Activists yesterday condemned what they said was abusive behavior by Baltimore police, pointing to the recent police shooting of a disabled man in West Baltimore and the point-blank macing – captured on the video below – of a man participating in a protest near the Johns Hopkins Medical Campus.
“We’ll be damned if we’re going to allow people to be disrespected this way,” said Rev. Cortly C.D. Witherspoon, president of the local chapter of the Southern Christian Leadership Conference.
Witherspoon, the lead speaker at the March 26 Trayvon Martin rally that drew more than a thousand people to downtown Baltimore, said that the U.S. Justice Department should investigate the incidents, the city should discipline or fire the officers involved and a number of other measures should be taken to rein in excessive use of force by city police, including “a real civilian review board.”
According to the mother of David Yim, police responding to an April 10 call “for medical assistance” arrived ahead of the ambulance and shot her 39-year-old son who is disabled, firing at him from inside their patrol car.
“He wasn’t a threat to them. They should have known that he was disabled from the way he moves,” said a sobbing Janice Thompthin, who said her son has a number of physical disabilities including an arm that is paralyzed.
She added that his physical condition is “stable” following the shooting and that he was transferred, at the family’s request, to a psychiatric hospital following the incident.
No Response from Police
City police have not responded to an email and phone call from The Brew seeking comment this morning on these cases or on the group’s charges.
The news conference, organized by the All People’s Congress and Witherspoon’s Justice 4 Trayvon Martin Committee, attracted a small group of media and residents.
It fell on the same day the Maryland branch of the American Civil Liberties Union was giving city police poor marks for failing to comply with the terms of a settlement in a lawsuit over their handling of low-level “quality of life” crimes.
An independent auditor found that 17 percent of reports written by officers did not support a finding of probable cause and that almost 20 percent of the arrests were not properly documented.
The auditor’s report “demonstrates a police department that is not making a good faith or effective effort to correct its wrongdoing,” said David Rocah, staff attorney for the ACLU of Maryland, in an emailed statement.
The cost to the city of settling citizen lawsuits against the police, covered most recently in The Brew here, has been a longtime subject of concern.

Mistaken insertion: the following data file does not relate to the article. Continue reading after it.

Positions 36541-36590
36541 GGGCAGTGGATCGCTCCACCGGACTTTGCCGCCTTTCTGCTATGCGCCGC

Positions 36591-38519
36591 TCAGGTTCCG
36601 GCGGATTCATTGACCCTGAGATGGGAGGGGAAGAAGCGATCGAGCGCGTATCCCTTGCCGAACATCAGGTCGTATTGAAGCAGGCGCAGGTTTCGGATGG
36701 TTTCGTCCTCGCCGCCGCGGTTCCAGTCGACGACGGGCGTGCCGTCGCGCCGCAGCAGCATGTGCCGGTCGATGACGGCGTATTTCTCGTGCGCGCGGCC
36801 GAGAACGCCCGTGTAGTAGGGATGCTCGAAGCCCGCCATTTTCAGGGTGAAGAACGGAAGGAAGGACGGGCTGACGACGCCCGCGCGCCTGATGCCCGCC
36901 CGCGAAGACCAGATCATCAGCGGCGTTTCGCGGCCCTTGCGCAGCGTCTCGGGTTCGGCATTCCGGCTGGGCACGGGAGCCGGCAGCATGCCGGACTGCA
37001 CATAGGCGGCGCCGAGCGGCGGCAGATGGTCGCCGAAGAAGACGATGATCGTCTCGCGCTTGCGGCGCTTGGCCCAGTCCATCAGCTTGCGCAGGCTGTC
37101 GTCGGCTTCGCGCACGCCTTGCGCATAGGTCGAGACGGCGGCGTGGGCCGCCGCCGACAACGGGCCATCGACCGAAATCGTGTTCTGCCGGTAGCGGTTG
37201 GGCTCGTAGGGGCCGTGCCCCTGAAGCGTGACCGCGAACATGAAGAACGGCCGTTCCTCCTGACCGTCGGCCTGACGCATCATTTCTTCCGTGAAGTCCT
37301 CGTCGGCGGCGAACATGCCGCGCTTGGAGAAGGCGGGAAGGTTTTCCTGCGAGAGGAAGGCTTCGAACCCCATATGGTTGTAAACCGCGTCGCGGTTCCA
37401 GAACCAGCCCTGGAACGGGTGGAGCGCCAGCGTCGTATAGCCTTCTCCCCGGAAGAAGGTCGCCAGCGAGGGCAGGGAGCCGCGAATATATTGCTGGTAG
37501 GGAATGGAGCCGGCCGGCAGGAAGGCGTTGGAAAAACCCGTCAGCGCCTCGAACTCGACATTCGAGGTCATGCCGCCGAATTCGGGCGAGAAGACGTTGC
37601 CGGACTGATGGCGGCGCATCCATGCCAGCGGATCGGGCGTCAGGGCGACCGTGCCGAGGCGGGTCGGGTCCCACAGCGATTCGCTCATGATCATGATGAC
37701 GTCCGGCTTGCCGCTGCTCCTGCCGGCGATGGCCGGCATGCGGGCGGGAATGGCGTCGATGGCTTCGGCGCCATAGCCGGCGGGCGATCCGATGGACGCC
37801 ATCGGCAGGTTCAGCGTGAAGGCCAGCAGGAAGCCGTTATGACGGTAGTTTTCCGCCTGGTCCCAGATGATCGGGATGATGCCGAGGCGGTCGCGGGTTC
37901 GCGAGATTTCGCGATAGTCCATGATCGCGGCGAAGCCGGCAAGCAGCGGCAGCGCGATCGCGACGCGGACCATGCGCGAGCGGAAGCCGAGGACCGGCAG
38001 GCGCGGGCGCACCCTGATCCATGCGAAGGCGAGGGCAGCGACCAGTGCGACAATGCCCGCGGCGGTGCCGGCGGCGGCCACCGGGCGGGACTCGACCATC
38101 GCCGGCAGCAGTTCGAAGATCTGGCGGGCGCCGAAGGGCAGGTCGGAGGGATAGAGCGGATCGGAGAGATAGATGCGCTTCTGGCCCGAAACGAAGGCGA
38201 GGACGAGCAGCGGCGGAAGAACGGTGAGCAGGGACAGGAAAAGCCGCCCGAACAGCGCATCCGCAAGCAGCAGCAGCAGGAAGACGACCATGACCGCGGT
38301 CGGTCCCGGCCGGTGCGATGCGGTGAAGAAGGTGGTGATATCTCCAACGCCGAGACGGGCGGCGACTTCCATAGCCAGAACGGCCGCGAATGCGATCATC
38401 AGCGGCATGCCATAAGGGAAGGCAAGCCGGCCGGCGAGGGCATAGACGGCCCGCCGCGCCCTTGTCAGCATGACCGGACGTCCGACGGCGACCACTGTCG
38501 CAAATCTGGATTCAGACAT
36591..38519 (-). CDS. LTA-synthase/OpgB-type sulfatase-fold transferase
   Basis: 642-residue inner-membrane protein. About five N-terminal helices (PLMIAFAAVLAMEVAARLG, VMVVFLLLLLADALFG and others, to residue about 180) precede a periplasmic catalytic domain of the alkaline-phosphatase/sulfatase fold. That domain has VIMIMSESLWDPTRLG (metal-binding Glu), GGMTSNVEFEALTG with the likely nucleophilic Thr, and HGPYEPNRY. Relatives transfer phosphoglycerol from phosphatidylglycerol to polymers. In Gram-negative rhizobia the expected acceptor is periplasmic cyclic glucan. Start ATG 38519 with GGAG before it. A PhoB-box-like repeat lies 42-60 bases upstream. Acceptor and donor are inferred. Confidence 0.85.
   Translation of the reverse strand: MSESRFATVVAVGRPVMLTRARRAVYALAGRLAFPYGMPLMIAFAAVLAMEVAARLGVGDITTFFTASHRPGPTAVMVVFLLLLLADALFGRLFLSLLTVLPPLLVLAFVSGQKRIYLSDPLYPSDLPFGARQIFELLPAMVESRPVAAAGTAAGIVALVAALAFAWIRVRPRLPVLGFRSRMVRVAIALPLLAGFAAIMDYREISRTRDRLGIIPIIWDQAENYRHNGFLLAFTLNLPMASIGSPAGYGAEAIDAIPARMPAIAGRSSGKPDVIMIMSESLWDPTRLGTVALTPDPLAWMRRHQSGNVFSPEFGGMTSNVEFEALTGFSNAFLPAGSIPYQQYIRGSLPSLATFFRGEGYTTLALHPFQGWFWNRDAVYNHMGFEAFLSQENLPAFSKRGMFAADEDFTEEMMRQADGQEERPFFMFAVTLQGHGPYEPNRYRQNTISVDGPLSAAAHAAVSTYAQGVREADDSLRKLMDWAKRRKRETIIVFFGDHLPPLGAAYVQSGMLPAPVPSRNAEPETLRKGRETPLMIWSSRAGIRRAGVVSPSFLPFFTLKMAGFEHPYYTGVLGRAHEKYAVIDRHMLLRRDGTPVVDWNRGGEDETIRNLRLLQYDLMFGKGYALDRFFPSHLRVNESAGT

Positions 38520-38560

A Jobs Protest Turns Ugly
Another speaker at the news conference described how he was maced and roughed up by police during a March 29 jobs protest that began at the 2100 block of East Oliver Street.
Led by Community Churches United, the demonstration was organized against the East Baltimore Community Development Inc. (EBDI).
The church group has been arguing that EBDI’s massive redevelopment project near the Johns Hopkins medical campus has failed to deliver promised jobs to neighborhood people. (At a December protest, an EBDI official addressed a crowd of 200 protesters, saying they “work as hard as we can to place as many of you as we can.”)
At the corner of Rutland and Eager streets, the 3/29 action became confrontational. Police say protesters blocked trucks from entering the site.
“They started clearing the street and I guess I didn’t get to the sidewalk fast enough,” Thomas H. Threatt recalled. He said several officers “grabbed me” and after getting him prone on the ground, sprayed mace in his face. “They sprayed it in my face and my eyes,” he said.
The video appears to illustrate his account, showing Threatt trying to protect his face by pressing it to the ground, as five or six officers pin him down, yanking his head up by the hair at one point so they could continue to reach within inches of his face with the mace.
The video also shows officers putting their knees on Threatt’s neck and head.
Threatt, who was arrested along with three other protesters, still faces charges in connection with the incident, including disorderly conduct and inciting a riot, he said.
“They should drop the charges” against Threatt, suspend the major who was present and discipline the other officers involved, Witherspoon said
He said his group will file Civilian Review Board complaints about the Threat’s arrest, as well as Yim’s shooting.
All Peoples Congress and Occupy 4 Jobs organizer Sharon Black said the groups plan a community meeting on June 9 June to ask the public to testify about police abuse, false arrest, racial profiling or other improprieties.
“We do not have any confidence in the police to investigate these abuses internally,” Black said.